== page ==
Lowry's Painting Of Glasgow Docks - Comes Home

By Roz Tappenden | 23 December 2005
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A painting of a dockyard with two ships in the background and some black cranes. There are lots of people walking around in the foreground.

Cranes and Ships, Glasgow Docks by LS Lowry. Image courtesy: Glasgow Museums.

One of LS Lowry’s most significant works – Cranes and Ships, Glasgow Docks – has been acquired by the city of Glasgow for its forthcoming Riverside Museum, which is being built just across the river from the docks depicted in the painting.

The piece, acquired at Christie's in November 2005 for £198,400, can already be seen at the city’s Museum of Transport in Kelvin Hall from December 22 where it will remain until the completion of the Riverside Museum at the end of 2008.

The 1947 work was bought by Glasgow City Council on November 18 with the help of Glasgow Businessman Willie Haughey, executive chairman of City Refrigeration Holdings, and a £20,000 grant from the National Art Collections Fund.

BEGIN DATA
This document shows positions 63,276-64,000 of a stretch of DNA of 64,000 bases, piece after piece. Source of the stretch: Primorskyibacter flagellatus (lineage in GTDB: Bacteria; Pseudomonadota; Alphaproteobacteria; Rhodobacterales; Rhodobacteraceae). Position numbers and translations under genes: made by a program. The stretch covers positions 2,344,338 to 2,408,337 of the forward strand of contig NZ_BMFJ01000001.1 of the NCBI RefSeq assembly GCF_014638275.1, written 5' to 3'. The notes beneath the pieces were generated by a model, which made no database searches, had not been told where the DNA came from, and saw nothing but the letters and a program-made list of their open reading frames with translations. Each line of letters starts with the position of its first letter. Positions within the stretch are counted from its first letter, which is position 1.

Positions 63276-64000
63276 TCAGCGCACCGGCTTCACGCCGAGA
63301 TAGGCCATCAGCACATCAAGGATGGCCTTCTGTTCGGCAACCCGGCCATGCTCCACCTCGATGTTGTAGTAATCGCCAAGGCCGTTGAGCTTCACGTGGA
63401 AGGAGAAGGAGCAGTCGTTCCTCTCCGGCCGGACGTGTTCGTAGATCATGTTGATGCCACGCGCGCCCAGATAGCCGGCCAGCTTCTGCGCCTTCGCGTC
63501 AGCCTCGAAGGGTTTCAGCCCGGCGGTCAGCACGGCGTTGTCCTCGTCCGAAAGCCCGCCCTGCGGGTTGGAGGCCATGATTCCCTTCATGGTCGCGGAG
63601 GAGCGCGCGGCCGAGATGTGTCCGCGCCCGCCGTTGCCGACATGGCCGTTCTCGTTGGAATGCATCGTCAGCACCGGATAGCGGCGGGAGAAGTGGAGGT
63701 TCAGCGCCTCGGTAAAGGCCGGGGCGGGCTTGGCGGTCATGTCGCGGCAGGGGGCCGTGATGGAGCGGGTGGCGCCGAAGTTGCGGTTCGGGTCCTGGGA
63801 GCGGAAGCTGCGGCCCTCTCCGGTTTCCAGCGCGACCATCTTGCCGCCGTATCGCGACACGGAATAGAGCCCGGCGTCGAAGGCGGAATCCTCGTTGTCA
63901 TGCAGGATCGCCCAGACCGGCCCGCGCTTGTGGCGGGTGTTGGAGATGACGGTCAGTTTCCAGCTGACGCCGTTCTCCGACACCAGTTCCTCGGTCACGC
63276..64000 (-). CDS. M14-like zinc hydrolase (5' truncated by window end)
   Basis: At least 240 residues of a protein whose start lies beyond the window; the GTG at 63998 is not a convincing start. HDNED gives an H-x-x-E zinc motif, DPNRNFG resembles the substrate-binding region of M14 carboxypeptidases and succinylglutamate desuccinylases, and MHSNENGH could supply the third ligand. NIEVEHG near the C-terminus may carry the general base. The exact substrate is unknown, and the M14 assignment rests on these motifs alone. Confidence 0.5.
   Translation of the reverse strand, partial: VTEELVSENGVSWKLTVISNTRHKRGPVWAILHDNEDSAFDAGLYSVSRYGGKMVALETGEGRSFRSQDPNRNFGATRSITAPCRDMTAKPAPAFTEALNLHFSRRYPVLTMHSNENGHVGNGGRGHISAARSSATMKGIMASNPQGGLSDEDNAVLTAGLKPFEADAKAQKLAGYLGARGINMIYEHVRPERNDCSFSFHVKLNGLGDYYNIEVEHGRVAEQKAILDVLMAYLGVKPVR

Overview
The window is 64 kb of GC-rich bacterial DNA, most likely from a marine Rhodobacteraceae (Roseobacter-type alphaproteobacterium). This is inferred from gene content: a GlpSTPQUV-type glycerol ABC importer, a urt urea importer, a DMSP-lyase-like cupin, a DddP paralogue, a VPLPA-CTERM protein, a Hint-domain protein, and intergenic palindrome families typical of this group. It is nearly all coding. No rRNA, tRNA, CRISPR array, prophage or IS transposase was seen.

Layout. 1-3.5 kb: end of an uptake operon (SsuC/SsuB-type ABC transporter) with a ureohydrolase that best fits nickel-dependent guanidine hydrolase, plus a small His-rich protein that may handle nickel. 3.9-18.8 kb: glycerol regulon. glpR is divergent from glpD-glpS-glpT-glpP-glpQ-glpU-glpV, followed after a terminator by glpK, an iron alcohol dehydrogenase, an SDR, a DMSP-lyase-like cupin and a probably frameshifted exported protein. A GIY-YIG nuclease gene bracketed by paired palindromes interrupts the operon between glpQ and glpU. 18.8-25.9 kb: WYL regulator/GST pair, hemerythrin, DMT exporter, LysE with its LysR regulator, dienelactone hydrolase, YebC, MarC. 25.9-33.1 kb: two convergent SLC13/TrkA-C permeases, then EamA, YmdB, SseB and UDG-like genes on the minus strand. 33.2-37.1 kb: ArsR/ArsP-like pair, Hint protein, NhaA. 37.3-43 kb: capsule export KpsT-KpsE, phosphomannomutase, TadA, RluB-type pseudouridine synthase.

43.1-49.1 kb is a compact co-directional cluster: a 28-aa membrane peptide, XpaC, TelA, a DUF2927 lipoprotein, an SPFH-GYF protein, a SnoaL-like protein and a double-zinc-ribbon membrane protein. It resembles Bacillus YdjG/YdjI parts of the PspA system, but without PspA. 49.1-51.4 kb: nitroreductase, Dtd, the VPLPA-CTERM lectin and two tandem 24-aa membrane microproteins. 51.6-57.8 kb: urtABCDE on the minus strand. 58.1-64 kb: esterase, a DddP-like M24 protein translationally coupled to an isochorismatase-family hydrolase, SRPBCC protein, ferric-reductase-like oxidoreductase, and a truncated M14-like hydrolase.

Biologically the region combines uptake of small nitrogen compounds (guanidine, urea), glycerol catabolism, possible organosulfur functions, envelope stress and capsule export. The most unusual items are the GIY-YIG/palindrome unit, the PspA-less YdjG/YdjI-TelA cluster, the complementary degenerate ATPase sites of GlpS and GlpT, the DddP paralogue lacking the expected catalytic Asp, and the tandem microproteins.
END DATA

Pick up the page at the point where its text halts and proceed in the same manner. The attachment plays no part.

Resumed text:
Councillor Steven Purcell, leader of Glasgow City Council, said: “The Clyde was obviously a tremendous figure in Glasgow's past and is now set to be key to the city's future with the redevelopment now taking place on the river.”

Shows a photograph of the main entrance to the current Museum of Transport in Glasgow. A vast set of steps leads up under a red, scaffold-style canopy, to a large doorway.

The painting will be on display in Glasgow's Museum of Transport until the completion of the Riverside Museum in 2008. Image courtesy: Glasgow Museums.

The Riverside Museum, where the painting will eventually reside, is being built just across the river from Princes Dock, the scene captured by Lowry’s painting.

The £50 million development is part of a massive regeneration project taking place along Glasgow’s riverbanks. The site of the new museum is where the Clyde and the Kelvin rivers meet.

David Barrie, Director, National Art Collections Fund, said: “This painting will give visitors to the new Riverside Museum a vivid reminder of the changes which the Glasgow Docks have seen over the last 60 years. It could not have found a more fitting home and we are delighted to have helped the city acquire it.”

Glasgow’s civic collection already includes a number of Lowry’s works but the latest acquisition is the first to depict a Scottish location. Other works owned by the city include VE Day, Seascape, A Village Square, and River Scene, all of which were painted between 1940 and 1950.

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